Soap Stone Carving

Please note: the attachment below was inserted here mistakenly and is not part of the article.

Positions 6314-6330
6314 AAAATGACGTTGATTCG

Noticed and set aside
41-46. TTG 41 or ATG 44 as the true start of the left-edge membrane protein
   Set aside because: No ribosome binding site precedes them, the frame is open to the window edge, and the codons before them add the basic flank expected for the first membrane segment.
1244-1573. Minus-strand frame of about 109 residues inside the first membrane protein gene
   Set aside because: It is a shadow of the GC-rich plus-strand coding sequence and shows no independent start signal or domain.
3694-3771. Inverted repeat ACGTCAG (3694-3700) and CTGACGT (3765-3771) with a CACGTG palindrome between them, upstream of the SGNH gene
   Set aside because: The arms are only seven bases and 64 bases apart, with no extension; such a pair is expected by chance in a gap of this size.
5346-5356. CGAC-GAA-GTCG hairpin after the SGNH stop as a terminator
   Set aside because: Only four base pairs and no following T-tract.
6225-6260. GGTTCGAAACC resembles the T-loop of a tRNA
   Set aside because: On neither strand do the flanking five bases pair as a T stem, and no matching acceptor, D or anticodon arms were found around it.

As part of their cross-curricular studies, the students in divisions 1, 8, 9, and 10 enjoyed soap stone carving, which was a big part of the Inuit culture.  Soap stone is not actually made of soap; it is one of the softest rocks and is “quite malleable,” said Charlie from Ms. Mazinani’s class.  It’s called soap stone because it’s slippery when wet and is as fragile as your finger nail, allowing you to carve it easily.  Jude in Ms. Russel’s class said, “I liked how I got better at carving”.  Harneet said she liked seeing the different colours and patterns when they were finished carving.  The students put a wax coating on their carvings and polished it with special sandpaper.  The students chose what west coast animal to carve and enjoyed the creative process from start to finish.

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